Identifying tinea incognito
A skin condition that is not what it often seems to be.
A 76-year-old farmer presented to his GP with a two-year history of an itchy, red rash that began in his groin and subsequently spread to his inner thighs and upper extremities.
Figure 1: tinea incognito on the inner surface
of the thigh.
Figure 2: dorsal surface of the hand in the
same patient. Note the absence of scale
typical for most tinea corporis infections.
There was no background history of childhood eczema or asthma. He had been treated unsuccessfully in the past with a variety of topical steroid creams for what was initially thought to be eczema due to the chronicity of the rash and clinical presentation.
Physical exam revealed pink, hyperpigmented patches with minimal scale and areas of slight atrophy along the groin, inner thighs, forearms and dorsum of hands bilaterally.
Based on the long history of an itchy rash, unresponsive to steroids, the GP decided to obtain a skin scraping and hair pluckings for microscopic evaluation, as well as two punch biopsies for histopathology and fungal culture.
Microscopy revealed translucent, branching hyphae, and tinea incognito was diagnosed. Treatment with oral griseofulvin 500 mg/day was initiated, and the patient was instructed to discontinue all topical steroids.
The term tinea incognito (literally tinea ‘in disguise’) is used to describe a dermatophyte infection of the skin in which the clinical presentation has been altered, typically by the application of topical steroids.1,2,5,6,9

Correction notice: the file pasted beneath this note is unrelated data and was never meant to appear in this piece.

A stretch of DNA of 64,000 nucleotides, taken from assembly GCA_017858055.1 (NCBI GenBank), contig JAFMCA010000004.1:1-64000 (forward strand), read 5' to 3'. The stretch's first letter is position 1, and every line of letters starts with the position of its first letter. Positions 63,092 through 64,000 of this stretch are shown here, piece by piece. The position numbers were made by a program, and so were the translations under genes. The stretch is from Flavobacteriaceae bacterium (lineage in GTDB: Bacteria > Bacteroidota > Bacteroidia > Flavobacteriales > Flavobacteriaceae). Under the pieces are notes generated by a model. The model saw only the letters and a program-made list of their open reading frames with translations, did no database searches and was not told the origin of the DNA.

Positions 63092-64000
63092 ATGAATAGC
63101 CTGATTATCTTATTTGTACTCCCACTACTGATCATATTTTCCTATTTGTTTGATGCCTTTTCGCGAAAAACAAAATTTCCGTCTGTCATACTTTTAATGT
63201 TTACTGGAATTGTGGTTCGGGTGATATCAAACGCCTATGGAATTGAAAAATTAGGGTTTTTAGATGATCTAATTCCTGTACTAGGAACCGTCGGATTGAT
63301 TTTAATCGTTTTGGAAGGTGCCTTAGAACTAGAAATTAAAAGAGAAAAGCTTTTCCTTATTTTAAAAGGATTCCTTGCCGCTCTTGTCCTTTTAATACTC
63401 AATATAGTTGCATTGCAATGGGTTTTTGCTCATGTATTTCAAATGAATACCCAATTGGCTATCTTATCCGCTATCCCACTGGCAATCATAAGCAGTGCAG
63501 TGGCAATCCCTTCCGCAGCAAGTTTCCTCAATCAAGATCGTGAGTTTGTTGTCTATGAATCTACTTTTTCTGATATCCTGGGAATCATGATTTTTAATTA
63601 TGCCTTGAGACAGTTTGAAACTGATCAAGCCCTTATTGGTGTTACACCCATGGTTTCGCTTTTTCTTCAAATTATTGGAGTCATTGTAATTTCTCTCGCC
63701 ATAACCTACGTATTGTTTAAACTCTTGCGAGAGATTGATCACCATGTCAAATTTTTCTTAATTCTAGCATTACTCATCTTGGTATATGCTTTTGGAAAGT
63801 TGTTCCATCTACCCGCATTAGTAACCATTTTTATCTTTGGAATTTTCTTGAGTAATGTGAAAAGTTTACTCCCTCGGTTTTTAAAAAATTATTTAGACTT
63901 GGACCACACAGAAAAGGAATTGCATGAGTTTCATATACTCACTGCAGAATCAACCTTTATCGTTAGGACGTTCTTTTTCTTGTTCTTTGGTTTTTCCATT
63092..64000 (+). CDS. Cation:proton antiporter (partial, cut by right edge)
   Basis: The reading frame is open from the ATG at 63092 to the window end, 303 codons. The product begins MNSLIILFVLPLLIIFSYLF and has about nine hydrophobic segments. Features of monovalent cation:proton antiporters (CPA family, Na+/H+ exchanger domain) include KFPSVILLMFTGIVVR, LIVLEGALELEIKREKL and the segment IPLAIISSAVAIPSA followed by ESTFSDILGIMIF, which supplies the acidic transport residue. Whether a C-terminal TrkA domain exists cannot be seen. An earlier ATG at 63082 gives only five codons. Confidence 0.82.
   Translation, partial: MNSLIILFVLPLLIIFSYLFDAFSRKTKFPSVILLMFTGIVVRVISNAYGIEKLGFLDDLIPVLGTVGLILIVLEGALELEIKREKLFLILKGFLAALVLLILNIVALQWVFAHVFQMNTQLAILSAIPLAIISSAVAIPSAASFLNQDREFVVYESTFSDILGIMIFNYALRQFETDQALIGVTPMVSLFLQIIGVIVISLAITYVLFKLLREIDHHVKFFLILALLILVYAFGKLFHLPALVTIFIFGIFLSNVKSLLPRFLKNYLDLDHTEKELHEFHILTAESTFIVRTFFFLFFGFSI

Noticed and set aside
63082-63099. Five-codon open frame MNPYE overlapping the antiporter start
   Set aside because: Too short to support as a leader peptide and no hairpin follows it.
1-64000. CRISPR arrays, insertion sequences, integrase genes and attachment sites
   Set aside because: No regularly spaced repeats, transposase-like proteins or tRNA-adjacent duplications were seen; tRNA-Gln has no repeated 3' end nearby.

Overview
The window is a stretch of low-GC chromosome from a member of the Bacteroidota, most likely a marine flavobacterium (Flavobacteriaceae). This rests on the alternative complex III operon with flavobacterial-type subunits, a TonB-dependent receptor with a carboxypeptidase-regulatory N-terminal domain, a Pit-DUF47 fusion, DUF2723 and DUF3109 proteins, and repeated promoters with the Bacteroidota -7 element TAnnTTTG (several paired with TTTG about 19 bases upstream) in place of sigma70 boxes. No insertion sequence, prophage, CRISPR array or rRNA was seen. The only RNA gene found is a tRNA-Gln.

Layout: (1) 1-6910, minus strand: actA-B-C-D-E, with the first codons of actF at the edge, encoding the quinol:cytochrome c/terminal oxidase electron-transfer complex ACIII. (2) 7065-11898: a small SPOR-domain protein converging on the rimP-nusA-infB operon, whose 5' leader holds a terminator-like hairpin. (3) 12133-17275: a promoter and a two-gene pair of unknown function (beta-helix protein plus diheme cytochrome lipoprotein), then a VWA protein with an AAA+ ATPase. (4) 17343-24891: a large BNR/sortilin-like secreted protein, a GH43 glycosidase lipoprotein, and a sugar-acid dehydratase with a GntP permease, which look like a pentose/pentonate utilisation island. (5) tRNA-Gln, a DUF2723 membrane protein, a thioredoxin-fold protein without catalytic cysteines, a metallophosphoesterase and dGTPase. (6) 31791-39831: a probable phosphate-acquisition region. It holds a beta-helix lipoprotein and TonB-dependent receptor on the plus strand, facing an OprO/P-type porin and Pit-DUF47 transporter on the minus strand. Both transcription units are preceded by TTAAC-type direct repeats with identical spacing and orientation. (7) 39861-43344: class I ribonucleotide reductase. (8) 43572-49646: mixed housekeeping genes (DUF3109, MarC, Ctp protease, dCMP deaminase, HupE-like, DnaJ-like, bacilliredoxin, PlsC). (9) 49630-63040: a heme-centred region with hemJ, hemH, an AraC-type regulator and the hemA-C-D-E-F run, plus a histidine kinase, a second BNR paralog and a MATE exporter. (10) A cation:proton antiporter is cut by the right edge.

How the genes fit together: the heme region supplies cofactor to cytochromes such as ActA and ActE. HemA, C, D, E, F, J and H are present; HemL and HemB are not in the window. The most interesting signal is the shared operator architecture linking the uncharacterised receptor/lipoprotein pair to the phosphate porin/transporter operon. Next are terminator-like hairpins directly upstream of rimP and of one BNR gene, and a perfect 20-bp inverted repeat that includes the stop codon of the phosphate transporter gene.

This dermatological entity differs from other fungal infections such as tinea corporis in that tinea incognito often lacks the characteristic ‘ringworm’ features.1 Tinea incognito tends to have more extensive skin involvement, pustules, worse pruritus and less scaling than other types of tinea infections.1,2
This can often lead to a delay in diagnosis or misdiagnosis. Patients may suffer for months to years with an undiagnosed dermatophyte infection that can cause significant morbidity, including anxiety, distress, discomfort and pain. Therefore, it is important for clinicians to be familiar with this masked dermatophyte infection.
An accurate diagnosis is essential, as patients with tinea incognito are often inappropriately treated with topical steroids, which not only allow the fungal infection to flourish, but can lead to changes in the skin such as atrophy, striae and telangiectasias.5
Clinicians should also be aware that it is not unusual for patients to report an initial improvement in their rash due to the anti-inflammatory properties of the steroids; however, this improvement is short-lived as the symptoms return with a vengeance when the topical steroids are discontinued.5
Ringworm infections are very common dermatoses seen in all ages throughout the world.3,9
Dermatophytes are most commonly acquired via human-to-human contact; however, contact with domesticated animals, livestock and fomites may also spread the infection.2
Dermatophytes prefer the moist, warm environment of dead, keratotic skin and rarely invade deeper than the epidermis.2 As with tinea corporis, the most common mycotic organisms responsible for tinea incognito are Trichophyton rubrum, Microsporum canis and T. mentagrophytes, with T. rubrum being the most common worldwide.4,6,7
- Contact dermatitis
- Seborrhoeic dermatitis
- Subacute cutaneous lupus erythematosus
When a mycotic skin infection is suspected, skin scrapings are indicated. The presence of branching hyphae upon microscopic evaluation with 10% potassium hydroxide (KOH) is indicative of a dermatophyte infection.1,5,7